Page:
But Lovullo has said he’s considering breaking up the leadoff spot based on the pitcher. Starling Marte could see righties and Ketel Marte would get lefties.

Starling Marte hit .269 against left-handed pitchers last year and .237 the year before.

Ketel, on the other hand, hit .333 against southpaws last year.

While it’s not widespread, there is a movement of bucking the traditional speedster in the leadoff spot in favor of simply using one of the best hitters. Instead of being in a spot to drive home a runner and hoping there’s someone on base, they’re moved up to maximize their number of at-bats and just get on base.

Cincinnati Reds first baseman Joey Votto hit in the second or third spot for most of his career. In 2017, he played all 162 games batting from the third spot. In 2018, 131 of his 145 starts came from there.

Last year, he had zero starts from the third spot in the order. The bulk were from the second and 15 were as the leadoff batter.

The Chicago Cubs batted Anthony Rizzo as a lead-off hitter 14 times in 2017, 31 in 2018 and a dozen times last season.

Colorado Rockies outfielder Charlie Blackmon has hit at least 29 home runs in every season since 2016. George Springer of the Houston Astros has done the same in three of the four last seasons. Both hit primarily from the leadoff spot — granted, the lineups around them are as potent as any.

If Lovullo senses the D-backs would have trouble hitting lefties, getting Ketel Marte to the plate as early as possible would be ideal.

4. Who are the locks?

These are the certainties, the players who would seem to be guaranteed a roster spot.

Starting pitchers: Madison Bumgarner, Robbie Ray, Luke Weaver, Zac Gallen, Mike Leake

Bullpen: Archie Bradley, Andrew Chafin, Hector Rondon, Junior Guerra, Yoan Lopez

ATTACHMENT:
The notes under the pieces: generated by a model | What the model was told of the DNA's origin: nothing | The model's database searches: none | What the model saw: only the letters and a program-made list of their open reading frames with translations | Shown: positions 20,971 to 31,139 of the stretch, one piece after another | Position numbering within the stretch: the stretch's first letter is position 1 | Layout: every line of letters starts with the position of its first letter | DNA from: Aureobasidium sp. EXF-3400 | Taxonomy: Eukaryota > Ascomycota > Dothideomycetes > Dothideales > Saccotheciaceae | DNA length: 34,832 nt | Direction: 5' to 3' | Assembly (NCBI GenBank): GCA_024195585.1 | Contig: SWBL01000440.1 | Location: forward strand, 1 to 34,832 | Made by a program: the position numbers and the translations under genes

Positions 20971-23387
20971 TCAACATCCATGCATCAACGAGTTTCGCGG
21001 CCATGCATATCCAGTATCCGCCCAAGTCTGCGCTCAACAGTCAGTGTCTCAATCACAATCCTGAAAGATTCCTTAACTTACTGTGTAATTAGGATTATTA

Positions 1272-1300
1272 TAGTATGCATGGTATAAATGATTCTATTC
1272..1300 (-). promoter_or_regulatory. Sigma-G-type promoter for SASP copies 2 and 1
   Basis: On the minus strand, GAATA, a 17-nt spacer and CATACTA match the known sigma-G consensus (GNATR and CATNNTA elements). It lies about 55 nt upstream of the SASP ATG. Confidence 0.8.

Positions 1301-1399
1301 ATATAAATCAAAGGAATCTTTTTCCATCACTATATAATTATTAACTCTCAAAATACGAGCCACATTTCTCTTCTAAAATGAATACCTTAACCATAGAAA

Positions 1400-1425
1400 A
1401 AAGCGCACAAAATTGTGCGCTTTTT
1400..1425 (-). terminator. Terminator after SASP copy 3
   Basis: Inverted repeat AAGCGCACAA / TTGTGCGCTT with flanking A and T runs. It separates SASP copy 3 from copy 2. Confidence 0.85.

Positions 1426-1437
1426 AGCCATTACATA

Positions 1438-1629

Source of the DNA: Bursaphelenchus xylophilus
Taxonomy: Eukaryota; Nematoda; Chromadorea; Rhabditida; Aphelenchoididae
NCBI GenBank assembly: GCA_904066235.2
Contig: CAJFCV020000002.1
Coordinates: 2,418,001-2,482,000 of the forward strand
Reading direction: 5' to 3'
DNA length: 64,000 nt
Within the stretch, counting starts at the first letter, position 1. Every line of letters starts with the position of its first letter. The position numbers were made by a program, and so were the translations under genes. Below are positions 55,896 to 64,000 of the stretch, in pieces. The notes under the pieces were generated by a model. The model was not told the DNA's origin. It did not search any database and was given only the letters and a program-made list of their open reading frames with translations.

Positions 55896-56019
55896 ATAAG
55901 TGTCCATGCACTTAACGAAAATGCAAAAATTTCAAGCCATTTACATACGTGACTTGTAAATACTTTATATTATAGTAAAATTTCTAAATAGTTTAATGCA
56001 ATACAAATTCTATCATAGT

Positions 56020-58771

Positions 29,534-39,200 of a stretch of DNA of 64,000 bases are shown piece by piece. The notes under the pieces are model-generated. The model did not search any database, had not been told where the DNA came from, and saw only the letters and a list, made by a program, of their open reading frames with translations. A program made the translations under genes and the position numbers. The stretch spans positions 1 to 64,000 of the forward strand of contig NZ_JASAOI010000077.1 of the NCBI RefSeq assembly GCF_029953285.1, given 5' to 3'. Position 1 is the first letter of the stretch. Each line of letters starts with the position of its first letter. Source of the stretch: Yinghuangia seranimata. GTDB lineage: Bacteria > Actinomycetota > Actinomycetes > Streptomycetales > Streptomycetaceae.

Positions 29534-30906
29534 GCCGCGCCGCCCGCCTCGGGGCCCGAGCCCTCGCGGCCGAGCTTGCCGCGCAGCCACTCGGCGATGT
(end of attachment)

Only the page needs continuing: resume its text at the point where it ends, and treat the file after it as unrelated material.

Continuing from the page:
Catchers: Carson Kelly, Steven Vogt

Infield: Christian Walker, Ketel Marte, Nick Ahmed, Eduardo Escobar, Jake Lamb

Outfield: Kole Calhoun, Starling Marte, David Peralta

5. Who is vying for the final few spots?

That’s 20 spots, leaving six more open.

Kelly will almost certainly have a role as a spot-starter. It would be unsurprising to see Young in the bullpen as well. It’s a fair bet to say they’ll be on the Opening Day roster.

The D-backs would also surely consider Crichton and Ginkel.

Crichton, 28, had a 3.56 ERA in 28 appearances last year. Over 13 appearances in September, he only allowed runs in two games.

Ginkel, 26, had a 1.48 ERA in 25 games last year, all of which came in August and September.

In the field, Tim Locastro contributed enough last season that he looks like he’ll make the roster as the fourth outfielder, and his speed adds an element to the D-backs that others may not.

Josh Rojas’ versatility could earn him a spot, too. It’s something Lovullo has preached and Rojas encompasses with the ability to play infield and outfield.

For the final one or two roster spots, Arizona seems likely to consider Ildemaro Vargas, Jon Jay and Kevin Cron.

Vargas played 92 games in the big leagues last year, hitting .269. He has occasional appearances in the outfield, but he played second base far more than any other position.

Jay is a veteran and former D-back who is a career .285 hitter, though he hit .267 last year and .268 the season before. Lovullo raved about Jay in March, saying he was in shape and has a good locker room presence.

Cron, the 27-year-old power hitter, is looking for his first big league Opening Day experience. He hit 38 home runs and batted .331 in Triple-A last season, and at the big league level he had six home runs in 71 at-bats. He was optioned to Triple-A Reno on Thursday along with pitcher Taylor Clarke, but it isn’t clear how things could unfold once baseball activities ramp back up.

Oh, one more question: When will Opening Day be?

We’re sick of not having baseball.